The visible hand in economics

Keeping it Kiwi/Asset sales

Posted on: November 5, 2008

I’m certainly glad we are keeping it Kiwi….

http://www.stuff.co.nz/4750128a13.html

At the end of the day, I feel that people don’t analyse government asset purchases or sales properly. People get fired up about asset sales and make arguments like “National sold our state assets too cheap” to support the argument that asset sales in general are a bad idea (this argument is a personal pet hate of mine). Similarly I can see people will latch on to this announcement about kiwi rail and use it as an argument that the state shouldn’t own  these assets.

People need to seperate the poor implementation of an idea from the idea itself.

Agnitio

5 Responses to "Keeping it Kiwi/Asset sales"

implementation is the problem, not the sale of assets itself. The best example I know of is regulation to prevent market failure such as Telecom monopoly etc.

“implementation is the problem, not the sale of assets itself.”

I fully agree, I often find when i talk to people about asset sales they don’t seperate a discussion of whether or not the state should actaully own an a specific asset from whether or not the asset was sold “too cheap”. As an economist this is quite frustrating as they are fundamentally distinct issues.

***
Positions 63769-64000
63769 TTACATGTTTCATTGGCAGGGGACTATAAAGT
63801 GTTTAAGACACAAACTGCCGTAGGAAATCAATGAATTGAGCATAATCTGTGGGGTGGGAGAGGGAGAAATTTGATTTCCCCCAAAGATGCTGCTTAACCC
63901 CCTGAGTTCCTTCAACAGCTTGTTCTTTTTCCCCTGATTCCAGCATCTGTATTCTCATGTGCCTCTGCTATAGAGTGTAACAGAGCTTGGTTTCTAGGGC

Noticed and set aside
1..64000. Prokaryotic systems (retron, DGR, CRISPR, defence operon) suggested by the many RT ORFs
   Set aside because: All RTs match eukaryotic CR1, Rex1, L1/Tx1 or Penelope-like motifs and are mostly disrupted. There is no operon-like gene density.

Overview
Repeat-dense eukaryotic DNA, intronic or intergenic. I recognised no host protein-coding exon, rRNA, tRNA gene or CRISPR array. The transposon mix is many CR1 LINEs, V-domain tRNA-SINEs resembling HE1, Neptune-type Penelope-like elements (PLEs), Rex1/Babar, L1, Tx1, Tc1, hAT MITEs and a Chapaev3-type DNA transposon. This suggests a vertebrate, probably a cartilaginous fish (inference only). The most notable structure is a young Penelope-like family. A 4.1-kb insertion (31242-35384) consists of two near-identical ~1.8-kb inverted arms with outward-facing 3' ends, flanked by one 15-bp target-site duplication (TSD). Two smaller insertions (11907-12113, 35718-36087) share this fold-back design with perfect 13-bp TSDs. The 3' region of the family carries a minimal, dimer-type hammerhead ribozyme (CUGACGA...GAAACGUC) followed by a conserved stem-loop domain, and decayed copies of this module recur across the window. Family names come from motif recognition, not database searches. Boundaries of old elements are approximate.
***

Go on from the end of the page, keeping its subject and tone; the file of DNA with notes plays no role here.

If assets were sold too cheap (I lack the knowledge of the deals to comment) that is a bad thing, it doesn’t however justify the current treatment by some of “asset sales” as a four letter word.

Well the point when asset sales become “wrong” is when they cannot be regulated the way those markets should be. It does become a four letter word if the government sells it anyway when they cannot find a way to properly regulate (or deregulate) the market so that we end up with the best outcomes for society. If lack of regulation (or regulation itself) causes a market failure then that again is the implementation. However if the market cannot be regulated (not exactly sure of an example but maybe that there doesn’t seem to be a decent way of “unbundling” railway lines or postal services??) then perhaps there are arguments that the asset should remain in state ownership.

Matt made an interesting post about the the government owning the rails whent eh buy abck was announced

https://tvhe.wordpress.com/2008/05/06/why-is-the-nz-government-buying-the-rail-lines/

As you can see he was not entirely convinced. At the end of the day, if the government is going to own something like the railways I would like to see a case made for it along the lines of the points Matt raises, not because we get warm fuzzies from calling it Kiwi rail instead of Toll

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